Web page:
Bridge Street, Stourport
The consultation period has been extended, the date to submit comments by is Monday 20 July 2020
Plans to develop the temporary car park site in Bridge Street, Stourport-on-Severn into much needed short-term residential accommodation, were submitted on Tuesday 26 May by Wyre Forest District Council and Public Sector Plc.
The accommodation will consist of 18 en-suite rooms and will also include office space for staff. The property will have a garden and its own car parking facilities as well as retaining some spaces for public car parking in the town centre.
A planning application for the site is expected to be considered by the Planning Committee in August.
Frequently asked questions
A radar survey of the Bridge Street site took place on Friday 3 July. This is part of the normal site investigations that developers go through and often takes place before a planning application is submitted or decided. We need to carry out this sort of survey to develop the site for whatever it is used for in the future due to its previous use.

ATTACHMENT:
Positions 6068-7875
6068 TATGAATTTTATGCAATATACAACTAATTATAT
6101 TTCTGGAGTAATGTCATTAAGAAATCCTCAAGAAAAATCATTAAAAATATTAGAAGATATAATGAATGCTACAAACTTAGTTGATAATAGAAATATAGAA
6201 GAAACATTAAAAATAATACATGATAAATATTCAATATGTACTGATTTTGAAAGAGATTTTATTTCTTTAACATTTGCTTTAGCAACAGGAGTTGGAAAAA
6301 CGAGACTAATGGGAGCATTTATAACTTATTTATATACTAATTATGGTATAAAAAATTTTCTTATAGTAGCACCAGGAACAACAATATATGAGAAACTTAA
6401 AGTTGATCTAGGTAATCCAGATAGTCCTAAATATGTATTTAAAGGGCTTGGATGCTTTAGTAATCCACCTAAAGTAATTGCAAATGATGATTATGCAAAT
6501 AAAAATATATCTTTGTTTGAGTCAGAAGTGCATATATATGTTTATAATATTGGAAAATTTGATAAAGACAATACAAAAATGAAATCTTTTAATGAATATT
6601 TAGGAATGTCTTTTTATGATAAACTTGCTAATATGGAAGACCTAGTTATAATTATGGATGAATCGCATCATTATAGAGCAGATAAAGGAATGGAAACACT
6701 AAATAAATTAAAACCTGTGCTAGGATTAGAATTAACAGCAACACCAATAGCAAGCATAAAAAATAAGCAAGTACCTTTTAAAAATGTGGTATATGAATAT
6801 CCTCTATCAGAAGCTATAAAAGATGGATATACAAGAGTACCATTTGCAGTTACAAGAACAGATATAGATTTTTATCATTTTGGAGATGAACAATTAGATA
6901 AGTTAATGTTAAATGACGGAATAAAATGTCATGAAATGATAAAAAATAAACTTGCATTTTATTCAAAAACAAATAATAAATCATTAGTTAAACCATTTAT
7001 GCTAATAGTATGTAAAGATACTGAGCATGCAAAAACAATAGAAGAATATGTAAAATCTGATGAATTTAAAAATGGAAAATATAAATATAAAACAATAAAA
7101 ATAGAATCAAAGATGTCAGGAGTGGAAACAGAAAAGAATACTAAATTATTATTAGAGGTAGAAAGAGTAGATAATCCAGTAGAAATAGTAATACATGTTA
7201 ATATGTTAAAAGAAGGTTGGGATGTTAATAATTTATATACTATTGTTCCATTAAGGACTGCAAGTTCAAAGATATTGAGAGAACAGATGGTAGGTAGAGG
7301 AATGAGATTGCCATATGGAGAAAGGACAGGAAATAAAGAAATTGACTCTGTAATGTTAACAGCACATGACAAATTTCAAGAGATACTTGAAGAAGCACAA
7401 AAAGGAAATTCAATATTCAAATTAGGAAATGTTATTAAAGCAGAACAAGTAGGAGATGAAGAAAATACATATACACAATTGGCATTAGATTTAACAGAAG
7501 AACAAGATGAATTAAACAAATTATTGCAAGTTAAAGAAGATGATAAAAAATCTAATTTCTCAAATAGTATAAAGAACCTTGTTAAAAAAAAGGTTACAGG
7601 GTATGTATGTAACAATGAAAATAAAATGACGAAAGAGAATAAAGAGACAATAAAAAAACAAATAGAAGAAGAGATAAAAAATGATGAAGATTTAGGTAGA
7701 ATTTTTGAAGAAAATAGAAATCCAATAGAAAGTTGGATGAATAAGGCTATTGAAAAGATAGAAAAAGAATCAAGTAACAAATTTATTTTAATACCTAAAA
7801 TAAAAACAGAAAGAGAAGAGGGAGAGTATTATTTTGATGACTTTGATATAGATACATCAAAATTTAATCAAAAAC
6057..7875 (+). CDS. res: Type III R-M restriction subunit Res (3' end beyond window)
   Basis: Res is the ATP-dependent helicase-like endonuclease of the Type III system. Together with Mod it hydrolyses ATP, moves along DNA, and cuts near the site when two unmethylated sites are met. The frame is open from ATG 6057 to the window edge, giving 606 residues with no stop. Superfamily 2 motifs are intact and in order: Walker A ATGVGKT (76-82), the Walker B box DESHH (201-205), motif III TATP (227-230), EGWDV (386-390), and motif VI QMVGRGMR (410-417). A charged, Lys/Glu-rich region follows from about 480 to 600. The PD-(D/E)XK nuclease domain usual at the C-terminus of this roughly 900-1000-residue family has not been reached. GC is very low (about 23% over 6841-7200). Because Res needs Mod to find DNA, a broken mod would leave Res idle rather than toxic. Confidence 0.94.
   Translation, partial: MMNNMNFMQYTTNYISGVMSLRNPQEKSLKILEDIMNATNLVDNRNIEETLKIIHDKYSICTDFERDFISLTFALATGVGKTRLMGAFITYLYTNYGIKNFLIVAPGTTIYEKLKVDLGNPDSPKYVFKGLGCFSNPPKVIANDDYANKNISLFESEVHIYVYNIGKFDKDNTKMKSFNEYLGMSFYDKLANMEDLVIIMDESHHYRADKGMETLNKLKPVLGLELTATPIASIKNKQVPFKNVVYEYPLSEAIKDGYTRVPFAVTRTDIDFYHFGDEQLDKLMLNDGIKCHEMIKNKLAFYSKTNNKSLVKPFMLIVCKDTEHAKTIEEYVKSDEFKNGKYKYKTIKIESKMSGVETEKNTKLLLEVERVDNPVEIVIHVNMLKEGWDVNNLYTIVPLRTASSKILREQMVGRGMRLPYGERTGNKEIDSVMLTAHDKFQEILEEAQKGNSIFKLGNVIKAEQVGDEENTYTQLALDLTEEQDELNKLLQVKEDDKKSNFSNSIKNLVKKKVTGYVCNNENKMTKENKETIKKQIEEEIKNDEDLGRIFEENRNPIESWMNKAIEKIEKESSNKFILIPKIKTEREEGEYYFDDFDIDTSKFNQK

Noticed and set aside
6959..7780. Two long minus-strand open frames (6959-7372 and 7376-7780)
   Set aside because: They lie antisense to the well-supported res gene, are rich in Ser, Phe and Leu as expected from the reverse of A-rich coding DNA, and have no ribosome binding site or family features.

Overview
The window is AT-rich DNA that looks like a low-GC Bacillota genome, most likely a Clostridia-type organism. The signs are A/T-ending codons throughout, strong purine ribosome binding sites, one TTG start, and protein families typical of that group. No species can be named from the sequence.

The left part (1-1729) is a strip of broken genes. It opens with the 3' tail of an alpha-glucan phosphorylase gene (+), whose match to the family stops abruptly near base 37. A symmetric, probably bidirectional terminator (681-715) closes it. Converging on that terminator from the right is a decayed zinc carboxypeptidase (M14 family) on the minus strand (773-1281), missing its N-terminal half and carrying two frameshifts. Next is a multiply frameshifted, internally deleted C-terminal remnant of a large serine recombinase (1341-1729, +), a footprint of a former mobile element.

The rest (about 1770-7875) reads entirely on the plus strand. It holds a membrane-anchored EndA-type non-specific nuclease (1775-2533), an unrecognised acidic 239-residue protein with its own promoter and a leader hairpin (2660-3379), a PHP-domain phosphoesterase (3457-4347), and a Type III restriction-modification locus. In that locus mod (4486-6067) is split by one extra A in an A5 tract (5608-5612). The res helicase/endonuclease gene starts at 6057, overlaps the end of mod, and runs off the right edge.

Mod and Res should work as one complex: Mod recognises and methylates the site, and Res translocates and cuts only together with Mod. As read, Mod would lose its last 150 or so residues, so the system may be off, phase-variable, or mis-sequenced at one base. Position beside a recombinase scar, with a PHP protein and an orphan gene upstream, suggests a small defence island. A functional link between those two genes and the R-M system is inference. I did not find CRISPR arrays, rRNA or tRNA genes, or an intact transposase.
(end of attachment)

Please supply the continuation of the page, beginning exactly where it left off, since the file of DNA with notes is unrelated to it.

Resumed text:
The planning application is due to be decided in August and we have extended the consultation period. You can now submit comments up until Monday 20 July.
The council did not have to rely on the compulsory purchase order as terms were agreed by the owner who withdrew their objection.
The site was not acquired for a prescribed development that was “set in stone”. The council has tried to deliver a redevelopment which reflected the intentions of the 2005 Supplementary Planning Document, but for the reasons set out below this has simply not been possible.